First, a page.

ICE Trade Vault Gauges U.S. Clients for European Reporting
Bruce Tupper, president of ICE Trade Vault, said IntercontinentalExchange has more than 700 participants in its US trade repository who may represent additional business for its European counterpart.
On November 29 the European Securities and Markets Authority approved ICE Trade Vault Europe as a trade repository for the reporting of swaps and futures trades under the European Market Infrastructure Regulation. Rival CME European Trade Repository was approved on the same day, taking the total number of authorised repositories to six.
“We have more than 700 participants in our US repository and there is a good overlap of potential participant institutions with Trade Vault Europe,” Tupper told Markets Media. “Clients can use their existing connectivity and front-end to send all the data to the European repository from one screen. The feedback from most of our end users is that they will use ICE for delegated reporting.”
In June 2012 ICE Trade Vault US became the first Swap Data Repository to receive provisional regulatory approval from the Commodity Futures Trading Commission under the requirements of the Dodd-Frank regulatory reform act.
Tupper said: “We were able to leverage our US SDR as it is a scaleable platform which has handled more than 17 million trades and so is a proven technology. However we are also very aware of the differences between Emir and Dodd-Frank and have made the necessary changes.”
For example, Emir requires exchange-traded derivatives to be reported while Frank-Dodd does not. “For over-the-counter trades most of our commodities clients will be ready by February. For exchange traded derivatives the timetable is very aggressive and ESMA is still drafting Q&As,” Tupper added.
ICE Trade Vault Europe is authorised to report trades in four derivatives asset classes – commodities, credit, interest rate and equity – but has chosen not to report foreign exchange.
“Our selling point is that we can handle the lower volume and complicated commodity trades as well as standardised high-volume futures where the amount of data is very large,” said Tupper.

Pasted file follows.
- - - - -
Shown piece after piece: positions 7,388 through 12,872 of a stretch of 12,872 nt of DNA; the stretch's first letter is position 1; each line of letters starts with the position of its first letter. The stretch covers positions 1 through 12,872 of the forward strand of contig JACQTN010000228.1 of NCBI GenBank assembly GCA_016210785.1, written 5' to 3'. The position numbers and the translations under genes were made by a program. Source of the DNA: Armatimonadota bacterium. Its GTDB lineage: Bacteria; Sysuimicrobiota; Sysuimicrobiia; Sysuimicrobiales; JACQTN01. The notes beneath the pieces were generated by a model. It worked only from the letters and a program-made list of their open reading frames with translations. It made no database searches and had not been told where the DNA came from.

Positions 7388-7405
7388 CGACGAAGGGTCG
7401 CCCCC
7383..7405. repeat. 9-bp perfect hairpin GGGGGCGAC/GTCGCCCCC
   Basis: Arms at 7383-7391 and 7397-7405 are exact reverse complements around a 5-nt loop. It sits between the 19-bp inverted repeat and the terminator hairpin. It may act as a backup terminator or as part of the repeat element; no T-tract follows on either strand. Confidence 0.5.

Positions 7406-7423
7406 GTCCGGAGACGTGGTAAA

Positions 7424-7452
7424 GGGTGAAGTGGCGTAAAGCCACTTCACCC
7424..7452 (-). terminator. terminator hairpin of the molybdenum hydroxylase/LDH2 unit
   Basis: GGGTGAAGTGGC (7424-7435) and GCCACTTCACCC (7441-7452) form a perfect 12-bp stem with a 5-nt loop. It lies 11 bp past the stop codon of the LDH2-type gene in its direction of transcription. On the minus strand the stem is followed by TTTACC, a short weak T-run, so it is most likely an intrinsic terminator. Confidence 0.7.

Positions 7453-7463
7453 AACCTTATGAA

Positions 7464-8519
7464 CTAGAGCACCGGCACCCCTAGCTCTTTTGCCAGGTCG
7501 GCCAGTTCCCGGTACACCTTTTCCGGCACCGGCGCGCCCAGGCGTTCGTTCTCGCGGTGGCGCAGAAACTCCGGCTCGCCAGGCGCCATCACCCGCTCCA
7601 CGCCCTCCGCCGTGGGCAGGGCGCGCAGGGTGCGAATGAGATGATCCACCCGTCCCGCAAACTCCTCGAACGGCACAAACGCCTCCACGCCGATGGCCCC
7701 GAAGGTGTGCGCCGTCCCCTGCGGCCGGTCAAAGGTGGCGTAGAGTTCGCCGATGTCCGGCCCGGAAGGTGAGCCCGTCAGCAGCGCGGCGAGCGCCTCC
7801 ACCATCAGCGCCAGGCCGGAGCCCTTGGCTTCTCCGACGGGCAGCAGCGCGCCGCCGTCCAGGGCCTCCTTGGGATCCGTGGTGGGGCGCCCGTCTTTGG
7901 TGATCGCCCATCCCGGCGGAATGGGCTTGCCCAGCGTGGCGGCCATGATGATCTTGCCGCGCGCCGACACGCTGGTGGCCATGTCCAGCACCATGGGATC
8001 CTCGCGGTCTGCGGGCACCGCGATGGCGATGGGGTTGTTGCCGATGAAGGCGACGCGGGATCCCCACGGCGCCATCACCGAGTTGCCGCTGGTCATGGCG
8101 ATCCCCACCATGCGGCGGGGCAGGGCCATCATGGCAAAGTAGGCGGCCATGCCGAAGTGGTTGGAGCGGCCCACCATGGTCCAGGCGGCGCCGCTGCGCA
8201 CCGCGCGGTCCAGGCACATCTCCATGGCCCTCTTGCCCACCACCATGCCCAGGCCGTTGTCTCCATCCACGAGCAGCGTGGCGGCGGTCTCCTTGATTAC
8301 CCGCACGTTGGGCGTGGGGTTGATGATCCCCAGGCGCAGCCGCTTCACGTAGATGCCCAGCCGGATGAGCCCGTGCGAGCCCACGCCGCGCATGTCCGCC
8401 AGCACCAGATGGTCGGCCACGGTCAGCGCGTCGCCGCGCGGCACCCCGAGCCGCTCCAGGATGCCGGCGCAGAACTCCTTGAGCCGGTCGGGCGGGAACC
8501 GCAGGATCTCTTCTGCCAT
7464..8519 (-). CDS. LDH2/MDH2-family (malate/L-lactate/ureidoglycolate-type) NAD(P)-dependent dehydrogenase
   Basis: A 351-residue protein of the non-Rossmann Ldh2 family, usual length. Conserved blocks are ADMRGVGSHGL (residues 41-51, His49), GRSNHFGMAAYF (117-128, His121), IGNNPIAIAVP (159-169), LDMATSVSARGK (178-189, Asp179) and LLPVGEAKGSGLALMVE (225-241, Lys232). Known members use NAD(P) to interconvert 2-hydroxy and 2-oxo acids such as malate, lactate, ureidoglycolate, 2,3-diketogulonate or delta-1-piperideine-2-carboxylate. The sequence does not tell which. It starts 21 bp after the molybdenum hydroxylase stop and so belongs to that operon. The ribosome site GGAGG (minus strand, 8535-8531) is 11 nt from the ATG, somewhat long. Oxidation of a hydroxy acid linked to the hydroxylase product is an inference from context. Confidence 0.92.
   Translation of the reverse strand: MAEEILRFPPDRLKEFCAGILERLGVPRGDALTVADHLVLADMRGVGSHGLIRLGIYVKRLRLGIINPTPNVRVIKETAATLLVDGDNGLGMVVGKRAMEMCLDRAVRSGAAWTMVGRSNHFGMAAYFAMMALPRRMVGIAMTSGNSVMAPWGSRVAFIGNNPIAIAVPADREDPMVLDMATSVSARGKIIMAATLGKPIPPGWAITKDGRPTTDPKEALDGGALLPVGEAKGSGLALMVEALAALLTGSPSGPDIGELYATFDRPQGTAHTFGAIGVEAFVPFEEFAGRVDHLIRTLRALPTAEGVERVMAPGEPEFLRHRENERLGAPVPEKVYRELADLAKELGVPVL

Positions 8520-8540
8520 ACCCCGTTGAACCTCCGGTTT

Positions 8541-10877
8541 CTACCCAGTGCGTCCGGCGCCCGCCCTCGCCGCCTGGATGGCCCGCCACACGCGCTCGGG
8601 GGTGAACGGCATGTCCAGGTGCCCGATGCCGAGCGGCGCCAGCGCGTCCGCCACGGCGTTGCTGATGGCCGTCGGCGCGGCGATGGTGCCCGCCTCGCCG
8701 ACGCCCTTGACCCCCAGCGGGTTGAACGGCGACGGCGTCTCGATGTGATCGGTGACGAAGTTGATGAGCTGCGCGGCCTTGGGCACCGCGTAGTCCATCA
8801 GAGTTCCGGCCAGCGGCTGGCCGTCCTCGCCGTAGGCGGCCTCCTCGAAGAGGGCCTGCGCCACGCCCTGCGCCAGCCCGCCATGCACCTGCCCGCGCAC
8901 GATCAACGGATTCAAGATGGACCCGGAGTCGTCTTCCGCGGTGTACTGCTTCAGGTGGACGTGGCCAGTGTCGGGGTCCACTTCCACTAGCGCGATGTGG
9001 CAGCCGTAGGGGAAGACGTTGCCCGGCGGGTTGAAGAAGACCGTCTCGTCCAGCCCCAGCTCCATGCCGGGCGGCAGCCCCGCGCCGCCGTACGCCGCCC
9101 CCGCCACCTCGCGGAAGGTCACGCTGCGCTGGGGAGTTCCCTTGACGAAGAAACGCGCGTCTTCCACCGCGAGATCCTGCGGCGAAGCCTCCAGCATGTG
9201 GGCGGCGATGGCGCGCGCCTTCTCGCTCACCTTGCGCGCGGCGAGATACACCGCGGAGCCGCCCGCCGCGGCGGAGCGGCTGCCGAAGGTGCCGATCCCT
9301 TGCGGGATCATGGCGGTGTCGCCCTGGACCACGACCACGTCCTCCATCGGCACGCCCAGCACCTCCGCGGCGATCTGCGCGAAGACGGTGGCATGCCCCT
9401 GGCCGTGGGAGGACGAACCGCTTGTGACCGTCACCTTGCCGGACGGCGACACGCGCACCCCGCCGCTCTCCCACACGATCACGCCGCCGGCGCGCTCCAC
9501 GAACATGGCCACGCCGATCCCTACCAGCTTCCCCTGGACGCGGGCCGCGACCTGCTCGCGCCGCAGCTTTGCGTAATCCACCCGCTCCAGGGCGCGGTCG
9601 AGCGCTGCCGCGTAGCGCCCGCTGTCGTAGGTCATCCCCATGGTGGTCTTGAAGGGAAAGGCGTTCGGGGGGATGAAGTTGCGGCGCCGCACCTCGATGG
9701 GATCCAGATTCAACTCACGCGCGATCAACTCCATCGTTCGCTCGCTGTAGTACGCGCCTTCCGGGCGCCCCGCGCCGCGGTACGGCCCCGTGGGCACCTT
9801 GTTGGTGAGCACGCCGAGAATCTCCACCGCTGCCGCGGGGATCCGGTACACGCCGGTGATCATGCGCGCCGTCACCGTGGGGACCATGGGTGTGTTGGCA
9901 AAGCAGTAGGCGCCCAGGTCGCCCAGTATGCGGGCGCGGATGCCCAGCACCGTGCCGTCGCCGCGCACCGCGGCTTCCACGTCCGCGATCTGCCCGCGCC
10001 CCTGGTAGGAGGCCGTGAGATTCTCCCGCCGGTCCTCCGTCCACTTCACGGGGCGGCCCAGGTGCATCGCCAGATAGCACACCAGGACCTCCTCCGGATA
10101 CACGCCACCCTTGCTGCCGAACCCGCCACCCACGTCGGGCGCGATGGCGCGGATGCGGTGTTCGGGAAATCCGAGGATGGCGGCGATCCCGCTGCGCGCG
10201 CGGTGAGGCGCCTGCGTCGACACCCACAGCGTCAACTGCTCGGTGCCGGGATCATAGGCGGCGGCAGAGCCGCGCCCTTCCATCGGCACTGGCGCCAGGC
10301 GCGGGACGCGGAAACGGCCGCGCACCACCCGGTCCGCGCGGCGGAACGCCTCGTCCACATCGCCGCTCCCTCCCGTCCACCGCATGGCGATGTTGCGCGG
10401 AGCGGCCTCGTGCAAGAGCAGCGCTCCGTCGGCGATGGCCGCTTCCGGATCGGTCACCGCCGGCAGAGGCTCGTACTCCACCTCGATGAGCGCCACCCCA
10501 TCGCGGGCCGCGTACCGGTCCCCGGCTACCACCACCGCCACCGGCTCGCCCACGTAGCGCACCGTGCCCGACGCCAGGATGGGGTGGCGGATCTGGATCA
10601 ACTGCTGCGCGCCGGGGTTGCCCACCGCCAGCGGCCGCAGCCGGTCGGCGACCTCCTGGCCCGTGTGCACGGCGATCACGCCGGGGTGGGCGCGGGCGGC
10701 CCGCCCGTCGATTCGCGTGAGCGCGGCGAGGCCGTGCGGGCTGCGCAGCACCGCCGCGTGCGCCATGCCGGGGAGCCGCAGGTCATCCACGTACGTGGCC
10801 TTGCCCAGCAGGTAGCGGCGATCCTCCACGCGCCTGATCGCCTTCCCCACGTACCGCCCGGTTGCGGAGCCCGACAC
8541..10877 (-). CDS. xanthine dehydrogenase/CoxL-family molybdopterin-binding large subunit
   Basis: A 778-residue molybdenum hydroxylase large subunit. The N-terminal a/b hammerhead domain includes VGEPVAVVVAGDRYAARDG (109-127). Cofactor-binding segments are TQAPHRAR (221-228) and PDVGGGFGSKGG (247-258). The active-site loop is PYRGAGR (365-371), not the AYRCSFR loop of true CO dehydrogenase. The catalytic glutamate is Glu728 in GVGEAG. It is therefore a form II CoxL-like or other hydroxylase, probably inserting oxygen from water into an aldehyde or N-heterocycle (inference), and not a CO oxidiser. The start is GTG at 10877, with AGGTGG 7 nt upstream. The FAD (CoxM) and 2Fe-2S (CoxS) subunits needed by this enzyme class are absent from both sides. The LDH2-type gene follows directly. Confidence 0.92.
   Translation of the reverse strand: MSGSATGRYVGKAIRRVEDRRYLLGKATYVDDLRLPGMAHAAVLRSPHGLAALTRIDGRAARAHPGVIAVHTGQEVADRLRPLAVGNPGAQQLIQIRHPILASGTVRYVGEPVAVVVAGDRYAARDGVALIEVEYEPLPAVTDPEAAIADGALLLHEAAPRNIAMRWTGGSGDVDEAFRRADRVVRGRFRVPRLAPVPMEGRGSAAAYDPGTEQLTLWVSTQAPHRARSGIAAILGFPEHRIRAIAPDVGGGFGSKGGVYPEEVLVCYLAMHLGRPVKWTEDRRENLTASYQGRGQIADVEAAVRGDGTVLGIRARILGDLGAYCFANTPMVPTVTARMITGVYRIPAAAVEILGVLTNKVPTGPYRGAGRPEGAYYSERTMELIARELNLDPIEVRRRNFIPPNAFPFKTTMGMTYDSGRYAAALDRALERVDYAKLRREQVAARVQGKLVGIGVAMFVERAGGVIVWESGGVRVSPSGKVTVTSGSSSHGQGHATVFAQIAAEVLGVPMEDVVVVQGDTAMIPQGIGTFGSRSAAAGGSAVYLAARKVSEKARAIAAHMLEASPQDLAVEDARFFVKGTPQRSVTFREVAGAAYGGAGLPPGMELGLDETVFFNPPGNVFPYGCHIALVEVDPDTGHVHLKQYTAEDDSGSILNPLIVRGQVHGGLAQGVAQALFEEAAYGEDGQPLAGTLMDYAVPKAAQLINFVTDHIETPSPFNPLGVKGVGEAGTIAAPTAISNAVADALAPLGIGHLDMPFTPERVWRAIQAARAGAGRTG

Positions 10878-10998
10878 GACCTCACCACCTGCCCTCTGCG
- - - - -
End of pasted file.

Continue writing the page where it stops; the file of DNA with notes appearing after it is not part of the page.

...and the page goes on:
Yesterday ICE provided an update for its transition of Liffe, the derivatives arm of NYSE Euronext, to ICE Futures Europe to form one London-based derivatives exchange led by David Peniket.
ICE said it will keep the Liffe matching engines in the UK data centre in Basildon so customers can use existing colocation facilities and connections. All Liffe contracts will be added to WebICE, the exchange’s front-end trading system, and Liffe operations will be fully integrated by the end of 2014 according to the statement.
The separation of the Liffe and Euronext is expected in the first quarter of 2014 and ICE will start moving Liffe agricultural commodity contracts in the summer of next year. Liffe equity derivativeS, including indices and single stock futures and options are expected to move in the third quarter and interest rates contracts in the fourth quarters.
In the middle of next year ICE plans to change the listing of Eurodollar and DTCC GCF Repo futures from Liffe US to the UK with clearing moving to ICE Clear Europe. The precious metals and MSCI equity index futures which are also listed on Liffe US, but cleared at the Options Clearing Corporation, will move to ICE Futures US and be cleared by ICE Clear US.
ICE Clear Europe plans to report all futures and options transactions executed on and cleared for ICE Futures Europe, ICE Endex and Liffe as well as all cleared OTC derivatives to ICE Trade Vault Europe.
Europe and US add to planned ICE repository services in Asia and Australia.
“We are evaluating the recently finalised Canadian rules for a potential repository offering,” added Tupper. “Following our recent acquisition of the Singapore Mercantile exchange, we are also reviewing reporting obligations and repository registration with the Monetary Authority of Singapore and we also have a provisional registration in Australia.”